I remember when I was first diagnosed with thyroid cancer back in 2017. I had been working for a primary care office at the time, so I knew I was in good hands with the doctors I worked with when I asked for a referral for whom they thought would be the best person to treat me. When I told them I had thyroid cancer, however, I got responses such as, “Oh, you have the ‘good’ cancer,” and, “If there were a cancer to get, thyroid would be it.” I took these responses to heart, even though many years later, I knew I shouldn’t have. However, I was a naive, young patient who didn’t have any symptoms, much less anything about cancer. What I failed to realize was what these responses were, or “toxic positivity.”
Toxic positivity is defined by Psychology Today as, “the act of avoiding, suppressing, or rejecting negative emotions or experiences. This may take the form of denying your own emotions or someone else denying your emotions, insisting on positive thinking instead.” In other words, we downplay our emotions, specifically if they are negative, in order to appear positive. This can have many detrimental effects including leading to feelings of shame, guilt, and avoiding true human emotion(s). I remember not being scared of my diagnosis, more aloof than anything. I had accepted that cancer was now, and forever would be, a part of my life, and that maybe I did have the “easy one.” However, I’m realizing that I may have been engaging in my own form of toxic positivity in order to appear as if I had it all together.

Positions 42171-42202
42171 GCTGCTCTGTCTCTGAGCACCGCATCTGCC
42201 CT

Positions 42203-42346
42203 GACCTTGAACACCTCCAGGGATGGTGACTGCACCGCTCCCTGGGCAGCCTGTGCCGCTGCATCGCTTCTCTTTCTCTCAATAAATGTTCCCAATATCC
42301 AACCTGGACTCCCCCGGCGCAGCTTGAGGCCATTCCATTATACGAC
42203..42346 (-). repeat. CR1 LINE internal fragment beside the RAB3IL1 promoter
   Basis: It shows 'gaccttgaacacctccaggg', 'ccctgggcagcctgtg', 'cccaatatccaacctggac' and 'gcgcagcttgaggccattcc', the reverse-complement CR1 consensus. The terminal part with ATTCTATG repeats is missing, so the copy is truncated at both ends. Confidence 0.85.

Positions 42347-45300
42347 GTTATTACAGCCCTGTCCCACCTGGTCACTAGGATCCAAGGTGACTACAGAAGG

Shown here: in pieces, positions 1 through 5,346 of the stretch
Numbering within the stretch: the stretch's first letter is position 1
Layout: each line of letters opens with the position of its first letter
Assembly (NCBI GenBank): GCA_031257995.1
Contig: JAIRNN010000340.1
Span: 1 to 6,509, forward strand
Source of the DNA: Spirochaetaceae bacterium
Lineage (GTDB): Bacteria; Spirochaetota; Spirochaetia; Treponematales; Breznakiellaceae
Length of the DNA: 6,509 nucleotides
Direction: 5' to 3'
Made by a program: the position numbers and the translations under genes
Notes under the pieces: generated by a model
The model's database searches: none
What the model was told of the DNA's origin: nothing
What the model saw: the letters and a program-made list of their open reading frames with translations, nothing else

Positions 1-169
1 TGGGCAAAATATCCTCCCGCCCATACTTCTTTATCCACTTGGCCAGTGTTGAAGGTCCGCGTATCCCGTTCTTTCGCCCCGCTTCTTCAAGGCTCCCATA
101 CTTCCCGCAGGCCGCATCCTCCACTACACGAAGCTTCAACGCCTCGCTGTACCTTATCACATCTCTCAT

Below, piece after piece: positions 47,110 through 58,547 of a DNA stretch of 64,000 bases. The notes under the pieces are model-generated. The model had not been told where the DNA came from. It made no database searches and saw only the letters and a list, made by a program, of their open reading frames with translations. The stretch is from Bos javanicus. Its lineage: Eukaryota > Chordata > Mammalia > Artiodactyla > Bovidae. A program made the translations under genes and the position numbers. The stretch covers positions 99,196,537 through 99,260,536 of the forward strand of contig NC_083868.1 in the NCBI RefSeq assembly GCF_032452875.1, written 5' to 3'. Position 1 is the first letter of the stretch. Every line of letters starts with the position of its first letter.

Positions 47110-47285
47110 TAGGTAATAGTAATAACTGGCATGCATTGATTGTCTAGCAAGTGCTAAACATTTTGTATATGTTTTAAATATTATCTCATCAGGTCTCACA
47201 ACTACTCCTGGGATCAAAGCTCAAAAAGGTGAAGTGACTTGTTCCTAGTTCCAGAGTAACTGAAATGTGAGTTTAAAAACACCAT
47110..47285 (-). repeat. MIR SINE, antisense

However, when someone is diagnosed with a disease as detrimental as cancer, it’s important to not put on such a facade as “positive vibes only,” although I am definitely guilty of having art in my home with such a phrase. Being diagnosed with cancer is hard amongst other defeating human emotions. It’s imperative that we recognize that, and that we don’t shame or blame ourselves for not being “happy” or “positive” all the time. Hiding our emotions and how we truly feel prevents us from being authentic and from experiencing growth as humans.
So how do we be kinder to ourselves and to others who are experiencing a difficult diagnosis such as cancer?
- Own your story and all of its parts, both positive and negative
- Don’t deny reality
- Be gentle and kind with yourself
- Tell others exactly how you’re feeling
- Don’t shy away from “emotions” for fear of guilt or shame
- Don’t minimize
- Don’t be dismissive of others if they do engage in toxic positivity; rather, talk it out
- Focus on helping others through active listening
- Validate others’ feelings
- Know that more than one feeling can be true at the same time, for example being scared, yet hopeful
Carly Flumer is a young woman who was diagnosed with stage I papillary thyroid cancer at the age of 27. She recently received her Master’s degree from Boston University in Health Communication and received her Bachelor’s from George Mason University in Health Administration and Policy. While being diagnosed with the “C” word at such a young age was a surprise, as it would be to anyone, she found strength, support, and inspiration in sharing her cancer journey on social media. As a result of her health outcome, she looks to advocate for other cancer patients through education, research, and health literacy.